A Unifying Framework for Assessing Changes in Life Expectancy Associated with Changes in Mortality: The Case of Violent Deaths

Hiram Beltran-Sanchez, University of Southern California
Samir Soneji, University of Pennsylvania

Policymakers often require an assessment of possible gains in life expectancy that could results from large-scale public health campaigns aimed at reducing mortality for specific ages and causes of death. Equally important is assessing the contribution of observed decline in a particular cause of death on observed gains in life expectancy. For forty years, demographers have worked intensively to develop methods that address these important issues. As yet, there has been no framework unifying these important works. In this paper, we provide a unifying framework for assessing the change in life expectancy given any conceivable change in age and cause-specific mortality. We consider both conceptualizations of mortality change counterfactual assessment of a hypothetical change and a retrospective assessment of an observed change. We apply our methodology to violent deaths, the leading cause of death among young adults, and show that realistic targeted reductions could have important impacts on life expectancy.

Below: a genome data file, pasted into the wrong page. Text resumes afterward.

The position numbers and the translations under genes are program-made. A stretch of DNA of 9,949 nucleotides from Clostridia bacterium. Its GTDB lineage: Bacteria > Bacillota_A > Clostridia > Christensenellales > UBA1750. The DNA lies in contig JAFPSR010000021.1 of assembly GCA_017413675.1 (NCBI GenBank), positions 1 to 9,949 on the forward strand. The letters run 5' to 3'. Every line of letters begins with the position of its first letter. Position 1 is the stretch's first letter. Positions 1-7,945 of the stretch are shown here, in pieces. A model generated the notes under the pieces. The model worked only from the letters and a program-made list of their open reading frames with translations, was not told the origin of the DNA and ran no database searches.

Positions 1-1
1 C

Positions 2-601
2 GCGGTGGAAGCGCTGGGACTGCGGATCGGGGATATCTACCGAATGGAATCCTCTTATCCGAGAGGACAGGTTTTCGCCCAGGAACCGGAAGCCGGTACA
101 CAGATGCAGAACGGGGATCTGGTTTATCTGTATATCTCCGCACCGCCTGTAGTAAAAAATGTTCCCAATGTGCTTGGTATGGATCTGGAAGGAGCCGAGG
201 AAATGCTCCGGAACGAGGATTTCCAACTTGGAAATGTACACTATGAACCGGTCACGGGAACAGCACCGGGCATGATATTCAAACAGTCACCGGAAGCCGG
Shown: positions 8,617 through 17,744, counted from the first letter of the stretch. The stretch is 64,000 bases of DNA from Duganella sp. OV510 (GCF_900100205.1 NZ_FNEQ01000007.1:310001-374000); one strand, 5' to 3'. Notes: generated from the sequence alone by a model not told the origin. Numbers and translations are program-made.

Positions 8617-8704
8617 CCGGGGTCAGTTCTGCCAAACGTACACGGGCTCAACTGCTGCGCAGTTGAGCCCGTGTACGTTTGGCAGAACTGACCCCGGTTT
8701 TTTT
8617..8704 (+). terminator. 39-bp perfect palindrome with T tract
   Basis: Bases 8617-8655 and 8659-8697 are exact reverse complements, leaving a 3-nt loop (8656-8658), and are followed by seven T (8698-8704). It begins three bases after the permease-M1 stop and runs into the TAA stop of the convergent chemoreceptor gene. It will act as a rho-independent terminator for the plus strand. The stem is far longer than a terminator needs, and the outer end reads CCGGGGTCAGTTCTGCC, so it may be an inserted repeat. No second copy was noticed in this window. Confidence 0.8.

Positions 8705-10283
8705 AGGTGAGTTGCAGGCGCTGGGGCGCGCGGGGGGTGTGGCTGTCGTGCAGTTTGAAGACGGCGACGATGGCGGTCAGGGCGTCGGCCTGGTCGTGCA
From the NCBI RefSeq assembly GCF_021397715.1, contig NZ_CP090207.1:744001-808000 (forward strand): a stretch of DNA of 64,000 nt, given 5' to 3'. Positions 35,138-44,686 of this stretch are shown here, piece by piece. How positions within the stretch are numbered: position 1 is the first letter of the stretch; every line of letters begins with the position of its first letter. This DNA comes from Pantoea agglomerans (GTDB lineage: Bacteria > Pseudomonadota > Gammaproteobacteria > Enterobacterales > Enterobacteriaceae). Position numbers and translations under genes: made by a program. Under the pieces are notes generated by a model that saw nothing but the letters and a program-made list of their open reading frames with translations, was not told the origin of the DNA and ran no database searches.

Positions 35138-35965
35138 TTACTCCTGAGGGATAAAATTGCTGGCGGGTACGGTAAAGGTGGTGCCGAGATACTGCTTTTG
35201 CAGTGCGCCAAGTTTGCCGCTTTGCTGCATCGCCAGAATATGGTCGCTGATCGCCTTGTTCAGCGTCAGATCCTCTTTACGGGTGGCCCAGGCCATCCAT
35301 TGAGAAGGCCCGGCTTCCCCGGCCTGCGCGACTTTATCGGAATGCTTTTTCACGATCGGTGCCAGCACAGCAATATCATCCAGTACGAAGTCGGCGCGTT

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Presented in Session 103: Measures and Methods for Fertility and Mortality Analysis